First, a little background: Influenza, a.k.a. the flu, is caused by two viruses, influenza A and influenza B. Every year there are different strains of these viruses lurking on doorknob surfaces, in air droplets (from coughs and sneezes) and other sneaky places. When we get the flu, it usually manifests itself in fever, body aches, dry, hacking cough, headache, sore throat, runny nose, weakness and general misery (along with the vague wish to roll over and die). After about a week you usually regain your will to live, although that cough may linger for another week or so.
While many people in modern society treat the flu as just another annoying inconvenience, influenza is no trifling matter. Recently, people have been hysterical about ebola. Ebola has nothing on the flu, a strain of which, known as the Spanish flu, killed upwards of 40 million people worldwide in 1918, more than all the deaths caused by WWI. Even today, modern medicine notwithstanding, up to 500,000 people died from influenza (and complications like pneumonia resulting from the flu) in the 2013-’14 flu season. As many as 36,000 of those cases were in the United States, according to the Centers for Disease Control. Contrast this with zero North American ebola cases.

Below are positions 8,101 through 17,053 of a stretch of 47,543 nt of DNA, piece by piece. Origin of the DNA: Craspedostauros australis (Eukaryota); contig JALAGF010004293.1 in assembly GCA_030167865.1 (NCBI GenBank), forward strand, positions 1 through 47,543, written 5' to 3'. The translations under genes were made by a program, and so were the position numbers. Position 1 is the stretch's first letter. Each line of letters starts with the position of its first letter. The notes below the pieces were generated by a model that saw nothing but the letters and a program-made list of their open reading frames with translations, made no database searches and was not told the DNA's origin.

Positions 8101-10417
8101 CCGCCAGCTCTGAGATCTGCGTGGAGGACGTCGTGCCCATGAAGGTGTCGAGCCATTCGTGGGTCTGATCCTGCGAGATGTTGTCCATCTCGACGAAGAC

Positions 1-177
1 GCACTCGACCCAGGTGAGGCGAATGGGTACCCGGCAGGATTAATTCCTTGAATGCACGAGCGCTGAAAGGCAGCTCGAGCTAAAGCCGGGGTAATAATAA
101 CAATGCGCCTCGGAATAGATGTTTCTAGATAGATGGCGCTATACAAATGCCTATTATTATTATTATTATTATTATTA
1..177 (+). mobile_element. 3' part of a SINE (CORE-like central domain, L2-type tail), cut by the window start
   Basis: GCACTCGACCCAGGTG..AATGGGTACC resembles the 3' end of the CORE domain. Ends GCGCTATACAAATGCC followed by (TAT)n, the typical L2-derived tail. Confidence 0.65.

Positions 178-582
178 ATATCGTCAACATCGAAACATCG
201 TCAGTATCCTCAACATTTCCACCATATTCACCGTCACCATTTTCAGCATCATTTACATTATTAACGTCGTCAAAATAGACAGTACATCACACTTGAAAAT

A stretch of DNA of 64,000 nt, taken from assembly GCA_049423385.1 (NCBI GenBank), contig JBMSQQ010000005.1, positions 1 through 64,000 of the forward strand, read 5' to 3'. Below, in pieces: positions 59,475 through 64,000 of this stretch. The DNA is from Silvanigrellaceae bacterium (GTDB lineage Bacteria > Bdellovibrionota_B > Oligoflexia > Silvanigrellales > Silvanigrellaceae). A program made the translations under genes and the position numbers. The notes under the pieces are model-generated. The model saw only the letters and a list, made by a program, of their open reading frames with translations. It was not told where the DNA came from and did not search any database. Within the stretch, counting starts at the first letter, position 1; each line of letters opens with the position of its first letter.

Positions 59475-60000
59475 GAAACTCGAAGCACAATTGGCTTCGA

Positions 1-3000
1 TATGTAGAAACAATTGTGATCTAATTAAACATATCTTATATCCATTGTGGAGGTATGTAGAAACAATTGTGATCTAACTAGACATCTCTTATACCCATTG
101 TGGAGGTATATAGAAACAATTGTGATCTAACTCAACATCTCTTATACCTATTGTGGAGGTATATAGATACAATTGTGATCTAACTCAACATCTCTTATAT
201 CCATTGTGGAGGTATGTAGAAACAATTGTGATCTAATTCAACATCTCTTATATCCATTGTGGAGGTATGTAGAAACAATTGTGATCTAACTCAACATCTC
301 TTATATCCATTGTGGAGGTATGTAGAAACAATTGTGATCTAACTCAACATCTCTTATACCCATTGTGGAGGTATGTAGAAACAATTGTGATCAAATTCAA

Even if you shrug off the fact that sometimes people die of the flu, why would you want to risk suffering even a week’s misery if the yearly vaccine minimizes the chances? Here are five bogus excuses often used to avoid the flu shot.
1. “Vaccines are dangerous and give kids autism.” One reason people avoid the flu shot might come from anti-vaccine propaganda widespread in the media, mostly on the Internet. Anti-vaxxers have sown vaccine fear over a wide swath of the western world. In 1998, a British study by Andrew Wakefield purported to show a link between vaccines and autism. While the study focused on childhood vaccinations, the fearful link between vaccines and danger spread to other kinds of vaccines as well. Despite the fact that the study was definitively discredited and Dr. Wakefield was disgraced, the misinformation lives on, fueled by Hollywood celebrities like Jenny McCarthy, Bill Maher and Jim Carrey.
2. “I got the vaccine one year and it didn’t work.” Some people who believe flu vaccines don’t work cite the time they got the vaccine and still got the flu. This can happen. Flu vaccines are reformulated every year, based on the best guesses of flu experts as to which strain of flu will be most prevalent that season. It is not an exact science, and while the predictions are often correct, sometimes the scientists get it wrong. When that happens, the vaccine you have received does not protect you against the strain that is actually out there, and you might get the flu despite the vaccination. Still, the vaccine is effective about 60% of the time. Better odds than no vaccine.